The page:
HONG KONG (Reuters) - Shares in Asia’s largest developer, Sun Hung Kai Properties (0016.HK), opened down 0.3 percent on Monday as they resumed trading after being suspended Friday when the billionaire brothers who run the company were charged with alleged bribery in one of the city’s highest-profile corruption cases to date.
Thomas and Raymond Kwok, co-chairmen of the family run company, appeared in court to acknowledge the charges, which revolve around payments they allegedly made to Hong Kong’s former No.2 public official, Rafael Hui.
Investors, frustrated at the lack of detail on the case while charges were pending, are now trying to factor in the impact on the company’s business. Some had suggested charges would be positive since it would remove some of the uncertainty.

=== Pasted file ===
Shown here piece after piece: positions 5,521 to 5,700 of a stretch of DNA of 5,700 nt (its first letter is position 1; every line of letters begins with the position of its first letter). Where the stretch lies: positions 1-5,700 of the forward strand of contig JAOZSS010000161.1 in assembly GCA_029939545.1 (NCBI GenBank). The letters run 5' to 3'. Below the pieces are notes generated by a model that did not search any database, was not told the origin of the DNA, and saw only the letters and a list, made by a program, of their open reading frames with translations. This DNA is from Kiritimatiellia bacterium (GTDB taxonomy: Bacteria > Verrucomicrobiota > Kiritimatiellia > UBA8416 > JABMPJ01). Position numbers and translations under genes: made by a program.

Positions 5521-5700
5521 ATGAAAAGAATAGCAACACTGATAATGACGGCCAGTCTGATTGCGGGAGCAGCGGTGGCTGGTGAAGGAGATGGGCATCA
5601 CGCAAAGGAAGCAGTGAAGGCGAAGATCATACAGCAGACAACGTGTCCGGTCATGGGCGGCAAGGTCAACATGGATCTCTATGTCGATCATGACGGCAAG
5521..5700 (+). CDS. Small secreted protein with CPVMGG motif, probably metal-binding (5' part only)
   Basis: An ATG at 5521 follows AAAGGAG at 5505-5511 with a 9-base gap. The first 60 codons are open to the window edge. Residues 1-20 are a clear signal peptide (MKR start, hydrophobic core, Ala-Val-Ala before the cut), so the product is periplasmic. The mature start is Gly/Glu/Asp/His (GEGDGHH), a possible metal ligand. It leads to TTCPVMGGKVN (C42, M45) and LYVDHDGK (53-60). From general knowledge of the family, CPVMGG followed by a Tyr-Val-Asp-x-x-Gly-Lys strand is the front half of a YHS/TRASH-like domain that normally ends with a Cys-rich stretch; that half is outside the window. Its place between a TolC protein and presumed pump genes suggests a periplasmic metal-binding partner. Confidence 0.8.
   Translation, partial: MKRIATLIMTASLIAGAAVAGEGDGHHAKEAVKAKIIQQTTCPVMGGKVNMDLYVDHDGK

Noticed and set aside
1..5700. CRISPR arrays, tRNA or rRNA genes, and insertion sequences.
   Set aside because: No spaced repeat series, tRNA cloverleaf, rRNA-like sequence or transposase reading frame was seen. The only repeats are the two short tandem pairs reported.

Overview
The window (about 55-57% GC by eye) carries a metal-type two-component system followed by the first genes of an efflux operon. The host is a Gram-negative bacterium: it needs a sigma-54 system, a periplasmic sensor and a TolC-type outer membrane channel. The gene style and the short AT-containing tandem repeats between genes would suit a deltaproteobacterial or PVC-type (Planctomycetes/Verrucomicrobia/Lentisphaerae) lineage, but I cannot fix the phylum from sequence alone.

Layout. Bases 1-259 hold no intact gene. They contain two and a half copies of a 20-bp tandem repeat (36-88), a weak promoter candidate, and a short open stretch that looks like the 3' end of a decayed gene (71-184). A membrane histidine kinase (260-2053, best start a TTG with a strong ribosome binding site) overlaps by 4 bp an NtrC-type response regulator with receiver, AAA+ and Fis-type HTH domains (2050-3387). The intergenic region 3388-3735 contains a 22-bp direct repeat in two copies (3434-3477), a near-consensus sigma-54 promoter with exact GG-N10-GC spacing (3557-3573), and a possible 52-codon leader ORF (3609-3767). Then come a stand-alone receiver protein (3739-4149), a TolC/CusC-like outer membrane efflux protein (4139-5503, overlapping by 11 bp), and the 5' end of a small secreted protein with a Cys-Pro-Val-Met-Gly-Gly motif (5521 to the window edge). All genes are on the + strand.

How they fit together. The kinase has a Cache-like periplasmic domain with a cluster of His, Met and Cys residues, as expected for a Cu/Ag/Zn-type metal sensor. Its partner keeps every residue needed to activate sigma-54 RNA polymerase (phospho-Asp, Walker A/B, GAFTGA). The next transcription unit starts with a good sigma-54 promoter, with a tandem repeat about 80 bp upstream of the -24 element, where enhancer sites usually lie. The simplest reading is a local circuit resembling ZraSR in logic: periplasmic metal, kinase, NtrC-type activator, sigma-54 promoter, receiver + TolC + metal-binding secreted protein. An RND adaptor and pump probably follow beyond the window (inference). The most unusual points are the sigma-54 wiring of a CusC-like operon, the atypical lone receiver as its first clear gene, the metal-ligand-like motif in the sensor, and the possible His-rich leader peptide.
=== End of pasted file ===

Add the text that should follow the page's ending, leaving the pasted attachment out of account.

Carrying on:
Andrew Lawrence of Barclays Capital said in a note on Monday that the likely prolonged trial and time necessary for the Kwok’s defense means the company’s two key decision makers will likely have limited time for company business.
Goldman Sachs has suspended its rating on the stock, saying there is not enough information in the charges to judge the economic scale of the developer’s involvement.
The benchmark Hang Seng index opened up 0.7 percent, with other major Hong Kong property stocks in positive territory.
Reporting by Alex Frew McMillan; Editing by Matt Driskill